Content tagged with: user stories
A lot has been said and written about user stories and their role in an agile context. But what are people actually writing as user stories? It doesn’t matter if you are agile or traditional in your approach, poorly written requirements are one of the major causes of project failure. This is where the Business Analyst comes to the fore.
User Stories, designed to keep teams laser-focused on customer needs, serve as THE driving force behind delivering valuable, high quality features, fast. This presentation discusses how to write great agile software user stories by defining customer value and keeping teams laser-focused on needs.
Current user stories used to manage Agile requirements can be improved by clearly identifying, linking, and tracking Actors, Action, Results, and Tests. (A.A.R.T).
User stories are a technique taken from the agile development playbook that can easily be applied in traditional systems development and maintenance. User stories help you document needs in a structured way, from the users’ perspective. They’re a good basis for test cases, so as to support integrated requirements management and testing. In this article, you’ll find concrete advice based on our own experiences developing the requirements and testing tool ReQtest for how you can make user stories the basis for requirements management and testing.
Agile uses mostly user stories to capture requirements. In his blog post, Jean-Jacques Dubray explains that there is a problem with user stories because they tend to focus on the solution and not on the problem definition.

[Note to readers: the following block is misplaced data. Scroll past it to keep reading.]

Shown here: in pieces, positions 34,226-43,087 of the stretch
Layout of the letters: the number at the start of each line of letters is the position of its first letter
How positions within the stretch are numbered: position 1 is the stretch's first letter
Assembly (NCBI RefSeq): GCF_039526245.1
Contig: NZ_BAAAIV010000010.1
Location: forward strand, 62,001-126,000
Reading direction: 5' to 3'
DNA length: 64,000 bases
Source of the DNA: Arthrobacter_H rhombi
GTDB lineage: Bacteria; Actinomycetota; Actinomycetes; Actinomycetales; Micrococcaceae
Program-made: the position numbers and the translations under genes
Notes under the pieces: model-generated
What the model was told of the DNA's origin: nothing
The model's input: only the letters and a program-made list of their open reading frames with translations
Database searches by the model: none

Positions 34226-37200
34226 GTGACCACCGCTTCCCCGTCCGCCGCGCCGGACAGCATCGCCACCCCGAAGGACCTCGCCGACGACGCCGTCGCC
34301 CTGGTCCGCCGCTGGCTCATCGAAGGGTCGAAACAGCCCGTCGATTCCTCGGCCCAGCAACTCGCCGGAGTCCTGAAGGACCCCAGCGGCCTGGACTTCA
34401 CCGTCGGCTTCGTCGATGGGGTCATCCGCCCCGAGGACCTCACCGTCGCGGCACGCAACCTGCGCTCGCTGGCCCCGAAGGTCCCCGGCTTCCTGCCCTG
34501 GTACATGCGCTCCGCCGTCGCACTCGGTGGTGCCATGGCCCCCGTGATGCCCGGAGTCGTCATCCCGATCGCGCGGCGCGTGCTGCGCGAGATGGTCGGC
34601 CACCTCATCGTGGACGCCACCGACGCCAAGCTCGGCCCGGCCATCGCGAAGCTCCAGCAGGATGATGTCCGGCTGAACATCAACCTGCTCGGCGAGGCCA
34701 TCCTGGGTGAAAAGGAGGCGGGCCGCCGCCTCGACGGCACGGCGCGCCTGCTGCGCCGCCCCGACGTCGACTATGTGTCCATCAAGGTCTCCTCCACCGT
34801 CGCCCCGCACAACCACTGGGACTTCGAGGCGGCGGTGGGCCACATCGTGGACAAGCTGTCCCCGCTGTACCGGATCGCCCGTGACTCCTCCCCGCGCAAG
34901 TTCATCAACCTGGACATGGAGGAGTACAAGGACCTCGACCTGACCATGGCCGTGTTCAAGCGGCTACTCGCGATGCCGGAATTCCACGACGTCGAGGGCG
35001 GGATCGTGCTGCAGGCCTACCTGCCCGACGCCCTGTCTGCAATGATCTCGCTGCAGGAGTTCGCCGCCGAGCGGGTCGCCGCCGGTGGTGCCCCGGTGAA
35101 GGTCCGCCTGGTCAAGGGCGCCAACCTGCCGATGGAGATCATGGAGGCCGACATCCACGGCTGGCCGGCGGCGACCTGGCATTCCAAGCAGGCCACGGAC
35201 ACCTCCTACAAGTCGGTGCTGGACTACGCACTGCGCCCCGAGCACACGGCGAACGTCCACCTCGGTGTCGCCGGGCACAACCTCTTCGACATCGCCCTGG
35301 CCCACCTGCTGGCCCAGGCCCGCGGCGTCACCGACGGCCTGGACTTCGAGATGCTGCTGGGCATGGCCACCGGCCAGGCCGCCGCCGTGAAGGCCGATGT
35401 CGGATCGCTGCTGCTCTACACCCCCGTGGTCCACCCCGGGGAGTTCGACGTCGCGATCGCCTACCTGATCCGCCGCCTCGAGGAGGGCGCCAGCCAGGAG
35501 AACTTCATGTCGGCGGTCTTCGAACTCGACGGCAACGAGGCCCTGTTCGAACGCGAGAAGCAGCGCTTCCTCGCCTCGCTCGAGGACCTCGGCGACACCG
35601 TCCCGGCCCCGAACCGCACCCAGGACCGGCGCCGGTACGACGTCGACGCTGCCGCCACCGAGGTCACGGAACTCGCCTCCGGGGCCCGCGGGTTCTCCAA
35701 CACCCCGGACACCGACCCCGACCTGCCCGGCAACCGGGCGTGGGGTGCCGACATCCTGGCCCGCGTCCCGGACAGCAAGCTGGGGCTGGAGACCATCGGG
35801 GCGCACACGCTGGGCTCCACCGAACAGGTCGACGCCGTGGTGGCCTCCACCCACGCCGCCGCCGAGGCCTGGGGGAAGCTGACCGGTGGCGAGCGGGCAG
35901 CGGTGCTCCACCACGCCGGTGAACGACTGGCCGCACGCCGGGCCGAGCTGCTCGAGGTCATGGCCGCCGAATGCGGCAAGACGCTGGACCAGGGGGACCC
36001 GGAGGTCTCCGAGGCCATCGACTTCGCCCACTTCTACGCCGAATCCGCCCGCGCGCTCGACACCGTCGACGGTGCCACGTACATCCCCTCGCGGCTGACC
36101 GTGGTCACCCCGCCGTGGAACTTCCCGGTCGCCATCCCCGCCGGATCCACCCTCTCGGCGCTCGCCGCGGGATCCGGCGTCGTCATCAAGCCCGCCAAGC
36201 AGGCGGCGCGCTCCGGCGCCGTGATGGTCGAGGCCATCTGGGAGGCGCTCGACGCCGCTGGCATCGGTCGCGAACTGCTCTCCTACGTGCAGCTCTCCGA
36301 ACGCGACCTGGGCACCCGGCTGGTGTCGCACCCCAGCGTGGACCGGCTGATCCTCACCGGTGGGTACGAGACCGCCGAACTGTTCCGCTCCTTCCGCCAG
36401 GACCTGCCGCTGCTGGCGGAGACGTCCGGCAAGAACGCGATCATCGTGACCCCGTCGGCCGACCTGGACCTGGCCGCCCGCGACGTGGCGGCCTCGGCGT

This short video presents the Mike Cohn’s Iceberg Analogy for User stories. It discusses User Stories and the Backlog, how you can perform grooming and rightsizing and how you should establish a grooming cadence for sprint, release and roadmap.
The common wisdom is that Agile register requirements using the user stories format: “”As a , I want <goal/desire> so that “. In this article, Earl Beede explains why user stories are not requirements.
User Stories, designed to keep teams laser-focused on customer needs, are the driving force behind delivering valuable, high quality features, fast. This video discusses how to write great agile software user stories by defining customer value and keeping teams laser-focused on needs.
A user story is a tool to describe the product functionality, but it is less useful suited to describe in detail the user interaction. Agile scenarios and storyboards are tools you need to describe the interaction steps. In his post, Roman Pichler what scenarios and storyboards are, how they can be used effectively in an Agile approach and how they relate to user stories.
A user story map is a technique created by Jeff Patton where you arranges you user stories into a useful model to help understand the functionality of the system. In this blog post, Steve Rogalsky explains how to create a user story map.